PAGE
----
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Controlling experiments: in medicine, poverty relief and music.

45 minutes
First broadcast:
Saturday 28 January 2012

The triumphs and pitfalls of experimenting with life: surgeon and leading exponent of regenerative medicine, Professor Chris Mason, reports on new advances in cell therapy that are revolutionising medicine.

The staple of medical research, the randomised controlled trial, has inspired French economist Esther Duflo’s new approach to evaluating aid programmes.

And science has also seeped into the work of Brazilian composer Eduardo Miranda who coaxes computers to turn biological data into song.

Illustration by Emily Kasriel: experimenting to improve life through immunization and music.


4 items
  • Chris Mason

    Chris Mason

    Professor Chris Mason is a former surgeon who currently heads the emerging field of cell therapy and regenerative medicine at University College London. He focuses his efforts on speeding up the transition of cutting edge medical treatments from the lab to the hospital.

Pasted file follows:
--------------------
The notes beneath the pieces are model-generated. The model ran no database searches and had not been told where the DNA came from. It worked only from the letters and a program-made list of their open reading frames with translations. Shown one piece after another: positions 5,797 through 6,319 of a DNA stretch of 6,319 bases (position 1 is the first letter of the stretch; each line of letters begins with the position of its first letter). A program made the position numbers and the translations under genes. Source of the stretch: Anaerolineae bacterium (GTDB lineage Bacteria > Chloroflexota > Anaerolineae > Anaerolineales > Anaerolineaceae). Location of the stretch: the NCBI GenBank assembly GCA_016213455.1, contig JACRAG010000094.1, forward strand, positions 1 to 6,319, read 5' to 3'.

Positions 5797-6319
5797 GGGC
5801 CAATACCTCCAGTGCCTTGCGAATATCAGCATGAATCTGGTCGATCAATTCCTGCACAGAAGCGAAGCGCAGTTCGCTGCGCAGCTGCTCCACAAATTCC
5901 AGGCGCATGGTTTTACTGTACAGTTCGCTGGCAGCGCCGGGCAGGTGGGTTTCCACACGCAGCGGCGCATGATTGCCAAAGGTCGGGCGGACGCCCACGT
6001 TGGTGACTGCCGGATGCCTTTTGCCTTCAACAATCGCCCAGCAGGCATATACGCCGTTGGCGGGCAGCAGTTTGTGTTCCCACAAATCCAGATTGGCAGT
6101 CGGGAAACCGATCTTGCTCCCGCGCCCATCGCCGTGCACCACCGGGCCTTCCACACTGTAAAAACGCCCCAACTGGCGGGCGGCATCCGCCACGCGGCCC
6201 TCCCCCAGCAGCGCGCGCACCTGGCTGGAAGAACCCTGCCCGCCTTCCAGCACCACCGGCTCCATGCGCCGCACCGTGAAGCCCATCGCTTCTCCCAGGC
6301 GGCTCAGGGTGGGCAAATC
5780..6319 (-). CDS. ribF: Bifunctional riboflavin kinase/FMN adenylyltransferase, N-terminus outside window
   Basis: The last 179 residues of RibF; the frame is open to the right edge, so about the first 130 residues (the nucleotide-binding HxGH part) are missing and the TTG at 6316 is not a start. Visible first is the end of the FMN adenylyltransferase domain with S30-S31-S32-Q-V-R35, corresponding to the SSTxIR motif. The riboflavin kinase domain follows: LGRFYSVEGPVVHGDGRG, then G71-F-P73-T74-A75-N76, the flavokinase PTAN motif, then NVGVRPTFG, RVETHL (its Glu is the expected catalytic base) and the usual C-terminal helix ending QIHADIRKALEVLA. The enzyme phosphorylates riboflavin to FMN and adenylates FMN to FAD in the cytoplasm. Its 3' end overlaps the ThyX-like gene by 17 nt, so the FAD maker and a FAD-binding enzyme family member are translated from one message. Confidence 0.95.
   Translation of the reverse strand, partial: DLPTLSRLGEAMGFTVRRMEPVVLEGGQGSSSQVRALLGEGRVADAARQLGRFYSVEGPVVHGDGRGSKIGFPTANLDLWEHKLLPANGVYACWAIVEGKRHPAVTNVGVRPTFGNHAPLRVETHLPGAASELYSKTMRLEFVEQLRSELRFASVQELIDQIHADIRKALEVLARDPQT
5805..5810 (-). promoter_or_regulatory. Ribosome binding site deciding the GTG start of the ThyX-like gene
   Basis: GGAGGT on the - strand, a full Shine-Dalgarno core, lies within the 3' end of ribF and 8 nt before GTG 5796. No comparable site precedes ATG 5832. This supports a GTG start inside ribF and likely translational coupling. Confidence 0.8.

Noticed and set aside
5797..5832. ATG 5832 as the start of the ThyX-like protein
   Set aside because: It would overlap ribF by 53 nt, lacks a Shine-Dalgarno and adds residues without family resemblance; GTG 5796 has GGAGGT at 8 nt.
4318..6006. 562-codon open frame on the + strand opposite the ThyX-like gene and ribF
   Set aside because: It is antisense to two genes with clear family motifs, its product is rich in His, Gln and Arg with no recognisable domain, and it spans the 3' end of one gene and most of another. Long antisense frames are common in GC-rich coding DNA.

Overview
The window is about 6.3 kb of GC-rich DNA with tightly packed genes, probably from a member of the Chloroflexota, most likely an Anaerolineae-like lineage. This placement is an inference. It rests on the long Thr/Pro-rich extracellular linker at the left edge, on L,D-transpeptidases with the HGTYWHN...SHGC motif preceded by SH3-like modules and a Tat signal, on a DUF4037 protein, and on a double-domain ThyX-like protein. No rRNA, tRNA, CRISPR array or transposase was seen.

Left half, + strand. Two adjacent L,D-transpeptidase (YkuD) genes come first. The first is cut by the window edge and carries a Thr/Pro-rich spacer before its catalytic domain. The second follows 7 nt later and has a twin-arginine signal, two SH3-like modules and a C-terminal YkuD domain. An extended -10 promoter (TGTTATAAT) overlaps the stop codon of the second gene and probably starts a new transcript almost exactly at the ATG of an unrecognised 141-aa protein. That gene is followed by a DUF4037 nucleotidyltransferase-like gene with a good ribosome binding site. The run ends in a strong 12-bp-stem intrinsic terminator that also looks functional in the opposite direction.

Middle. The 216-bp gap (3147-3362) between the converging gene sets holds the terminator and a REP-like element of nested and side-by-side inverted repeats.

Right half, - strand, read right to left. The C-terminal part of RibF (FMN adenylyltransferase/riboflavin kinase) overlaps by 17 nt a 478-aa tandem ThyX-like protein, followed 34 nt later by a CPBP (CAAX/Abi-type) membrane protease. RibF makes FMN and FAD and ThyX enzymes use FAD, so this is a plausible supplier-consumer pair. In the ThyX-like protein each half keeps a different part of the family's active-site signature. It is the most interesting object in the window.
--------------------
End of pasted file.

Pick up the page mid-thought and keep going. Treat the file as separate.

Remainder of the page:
• Eduardo Miranda

    Eduardo Miranda

    Brazilian composer Eduardo Miranda works at the crossroads of music and science. As Professor in Computer Music at Plymouth University he conducts research into the use of artificial intelligence in music and uses the patterns of our neural networks as raw material for some of his compositions.

    Watch a performance of an excerpt from Eduardo's symphonic composition "Mind Pieces" for prepared piano, orchestra and percussion which was premiered by the Ten Tors Orchestra with Simon Ible conducing. (This is a QuickTime movie which may take a few minutes to load.)

    Eduardo Miranda: Mind Pieces
  • Esther Duflo

    Esther Duflo

    French economist Esther Duflo is Professor of Poverty Alleviation and Development Economics at the Massachusetts Institute of Technology. She says it’s high time we took the guesswork out of poverty relief and started properly testing their efficacy.

  • Sixty Second Idea to Change the World

    Professor Chris Mason wants a Human Memory Chip, a low-cost device, either silicon or cell based, which would provide everyone with a complete collection of all their experiences with instant recall and without loss of detail or the distortions of time. This would record not just the visual but also the sensory and emotional aspects of our memories which could then be re-lived at leisure, discarded or passed on to future generations.

  • In Next Week’s Programme

    What to do about that global and seemingly endemic problem: corruption. With the head of Transparency International, Peter Eigen, Pakistani author Mohammed Hanif, and Russian specialist, Professor Alena Ledeneva.


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